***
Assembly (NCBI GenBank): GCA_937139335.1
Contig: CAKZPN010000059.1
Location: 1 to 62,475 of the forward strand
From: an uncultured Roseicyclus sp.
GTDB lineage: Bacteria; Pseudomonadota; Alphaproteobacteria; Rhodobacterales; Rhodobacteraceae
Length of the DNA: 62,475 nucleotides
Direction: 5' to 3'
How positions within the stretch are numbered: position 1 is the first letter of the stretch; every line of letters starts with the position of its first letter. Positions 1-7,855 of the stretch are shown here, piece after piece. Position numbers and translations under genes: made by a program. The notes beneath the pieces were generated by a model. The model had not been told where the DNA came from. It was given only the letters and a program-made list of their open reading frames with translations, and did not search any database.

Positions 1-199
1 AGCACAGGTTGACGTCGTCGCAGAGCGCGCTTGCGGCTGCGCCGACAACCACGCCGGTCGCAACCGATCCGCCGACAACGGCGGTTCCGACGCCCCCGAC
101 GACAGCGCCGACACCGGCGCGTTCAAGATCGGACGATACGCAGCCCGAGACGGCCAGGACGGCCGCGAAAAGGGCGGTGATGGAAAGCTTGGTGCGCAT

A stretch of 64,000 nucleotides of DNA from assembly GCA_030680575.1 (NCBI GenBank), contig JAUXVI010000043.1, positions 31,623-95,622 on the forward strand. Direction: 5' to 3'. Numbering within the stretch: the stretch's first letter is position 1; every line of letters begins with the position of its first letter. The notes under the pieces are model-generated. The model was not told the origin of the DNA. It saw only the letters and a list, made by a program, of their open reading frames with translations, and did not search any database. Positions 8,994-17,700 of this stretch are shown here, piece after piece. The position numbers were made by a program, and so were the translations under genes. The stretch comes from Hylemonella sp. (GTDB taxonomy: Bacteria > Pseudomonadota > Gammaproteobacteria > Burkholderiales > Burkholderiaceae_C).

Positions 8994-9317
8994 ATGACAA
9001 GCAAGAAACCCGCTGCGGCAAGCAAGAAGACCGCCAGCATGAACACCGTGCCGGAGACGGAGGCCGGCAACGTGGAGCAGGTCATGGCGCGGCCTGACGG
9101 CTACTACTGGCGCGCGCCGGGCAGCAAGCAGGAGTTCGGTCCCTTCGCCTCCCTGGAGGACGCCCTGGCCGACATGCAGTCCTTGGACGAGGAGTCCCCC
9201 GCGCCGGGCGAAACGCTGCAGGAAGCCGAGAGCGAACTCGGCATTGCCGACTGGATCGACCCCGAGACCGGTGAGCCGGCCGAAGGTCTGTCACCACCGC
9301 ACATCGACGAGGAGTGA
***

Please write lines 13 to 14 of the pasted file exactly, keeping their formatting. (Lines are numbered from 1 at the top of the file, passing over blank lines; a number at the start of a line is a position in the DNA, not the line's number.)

Positions 8994-9317
8994 ATGACAA